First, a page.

Explosion FX Deformer
The Explosion FX Deformer.
The Explosion FX Deformer is one of those deformers that sounds like it will be way cooler than it actually is. I don’t want to give it a bad name and turn you away from it before you give it a shot because you really can do some interesting and cool things with it and depending on what you’re trying to do. Although based off the name of it you’re probably expecting to realistically blow up your models and if you are you’re going to have a bad time with this deformer. If you want to just blow crap up I would suggest checking out Nitro4D’s free Thrausi plugin, or if you want something better his donationware (trust me, it’s worth it) NitroBlast plugin.
Here is how the Explosion FX Deformer is set up:
One of the first thing that you’ll probably notice when you use the Explosion FX deformer are the three colored spheres that it makes: Red, Green, and Blue. Each of these spheres represent the three main options that you use. The Green sphere is the time property:
The time property is probably the most important one in the whole deformer. Moving the time slider is what will blow up your object, the lower the percentage the less it is exploded, the higher the more it’s exploded. Pretty simple.
The Red sphere is the Blast Range. I think the name blast range is a little misleading – If you make the blast range really small your object is still going to explode. Basically how it works is anything outside of the Blast Range is not sped up by the blast. Anything inside the Blast Range will speed up and can keep traveling outside of the Blast Range. So really the Blast Range is what explodes out.
The Blue sphere is the Gravity. Anything inside of the Blue sphere will be affected by the gravity options that you set. What can get weird and frustrating about this is that anything inside of the Red Blast Range will be affected by gravity regardless of it being in the Blue sphere or not.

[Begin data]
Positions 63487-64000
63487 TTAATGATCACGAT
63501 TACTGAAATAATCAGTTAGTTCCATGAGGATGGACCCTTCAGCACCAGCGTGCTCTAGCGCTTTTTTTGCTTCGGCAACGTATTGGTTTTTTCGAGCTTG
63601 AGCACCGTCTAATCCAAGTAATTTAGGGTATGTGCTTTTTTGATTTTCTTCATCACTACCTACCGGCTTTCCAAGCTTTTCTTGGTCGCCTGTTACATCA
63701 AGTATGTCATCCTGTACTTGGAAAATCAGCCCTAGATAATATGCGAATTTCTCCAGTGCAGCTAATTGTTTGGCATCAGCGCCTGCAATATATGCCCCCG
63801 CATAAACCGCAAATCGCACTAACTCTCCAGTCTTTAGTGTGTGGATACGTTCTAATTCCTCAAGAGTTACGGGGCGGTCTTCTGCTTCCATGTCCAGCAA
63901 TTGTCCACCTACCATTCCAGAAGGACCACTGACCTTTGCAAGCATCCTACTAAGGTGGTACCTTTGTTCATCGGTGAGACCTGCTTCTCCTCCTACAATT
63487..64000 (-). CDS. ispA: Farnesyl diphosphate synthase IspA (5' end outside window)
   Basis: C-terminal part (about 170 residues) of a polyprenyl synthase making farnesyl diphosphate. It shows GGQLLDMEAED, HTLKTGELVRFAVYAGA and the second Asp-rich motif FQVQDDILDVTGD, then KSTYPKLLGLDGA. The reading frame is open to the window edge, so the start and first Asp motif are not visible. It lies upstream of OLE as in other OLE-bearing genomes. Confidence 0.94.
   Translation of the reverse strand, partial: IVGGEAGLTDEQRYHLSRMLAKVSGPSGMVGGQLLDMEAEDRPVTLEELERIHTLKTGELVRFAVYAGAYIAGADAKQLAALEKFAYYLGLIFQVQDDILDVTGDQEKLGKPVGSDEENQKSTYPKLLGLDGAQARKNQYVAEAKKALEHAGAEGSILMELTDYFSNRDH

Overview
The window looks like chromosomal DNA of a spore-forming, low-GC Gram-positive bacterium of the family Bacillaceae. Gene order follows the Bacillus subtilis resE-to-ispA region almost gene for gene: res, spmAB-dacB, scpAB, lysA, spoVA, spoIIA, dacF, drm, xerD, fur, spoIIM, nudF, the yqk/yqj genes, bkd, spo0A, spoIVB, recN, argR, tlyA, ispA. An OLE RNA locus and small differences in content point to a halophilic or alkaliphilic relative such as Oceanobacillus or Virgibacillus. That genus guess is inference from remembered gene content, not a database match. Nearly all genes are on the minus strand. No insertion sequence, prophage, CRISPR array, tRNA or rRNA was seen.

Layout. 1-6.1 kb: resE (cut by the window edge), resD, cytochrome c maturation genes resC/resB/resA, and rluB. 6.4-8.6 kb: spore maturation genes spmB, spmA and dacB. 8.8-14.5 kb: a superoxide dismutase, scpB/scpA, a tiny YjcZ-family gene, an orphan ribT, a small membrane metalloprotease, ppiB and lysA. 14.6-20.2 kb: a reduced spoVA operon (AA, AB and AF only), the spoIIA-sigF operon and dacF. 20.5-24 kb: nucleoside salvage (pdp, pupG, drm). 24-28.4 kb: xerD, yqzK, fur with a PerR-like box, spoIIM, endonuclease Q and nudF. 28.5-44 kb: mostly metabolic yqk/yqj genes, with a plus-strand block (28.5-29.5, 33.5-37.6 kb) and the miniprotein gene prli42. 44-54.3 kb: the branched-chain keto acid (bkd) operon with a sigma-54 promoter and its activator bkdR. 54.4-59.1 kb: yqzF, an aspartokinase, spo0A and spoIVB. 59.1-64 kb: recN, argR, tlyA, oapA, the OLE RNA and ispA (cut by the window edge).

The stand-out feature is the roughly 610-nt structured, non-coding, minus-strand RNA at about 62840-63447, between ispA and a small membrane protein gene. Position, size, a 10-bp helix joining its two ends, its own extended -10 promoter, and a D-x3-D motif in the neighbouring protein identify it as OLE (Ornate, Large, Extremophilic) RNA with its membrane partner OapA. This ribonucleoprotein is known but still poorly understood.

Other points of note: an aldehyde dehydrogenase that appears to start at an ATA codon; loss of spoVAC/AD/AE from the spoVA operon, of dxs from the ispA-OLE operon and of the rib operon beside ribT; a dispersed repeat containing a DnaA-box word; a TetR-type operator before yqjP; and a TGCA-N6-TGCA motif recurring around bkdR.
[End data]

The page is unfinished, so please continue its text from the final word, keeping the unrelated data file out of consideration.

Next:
There are a lot of options in this deformer, it would be a lot to list all of them here. But honestly, most of these are very self explanatory. If there is something you can’t figure out leave us a comment and we will help you figure it out. So what I’m going to do is just go over the options that I think might need a little explaining.
Cluster Type – Cluster Type tells the deformer how clusters of polygons are connected together – if at all.
- Polygons – Each individual polygon is separated, none of them will cluster together.
- Automatic – Each cluster is put together with a random number of polygons. You can change that number by changing the Min Polys and Max Polys option.
- Use Selection Tags – Polygons that you have in your attached selection tag will form a cluster. Any polygons you don’t have in your selection tag will not cluster at all but still explode out. If you click on “Fix Unselected” only your selection will cluster and explode out, everything else will stay right where it is.
- Selections + Polys – This is a mix between Use Selection Tags and Automatic, your selections will cluster and anything unselected will cluster automatically.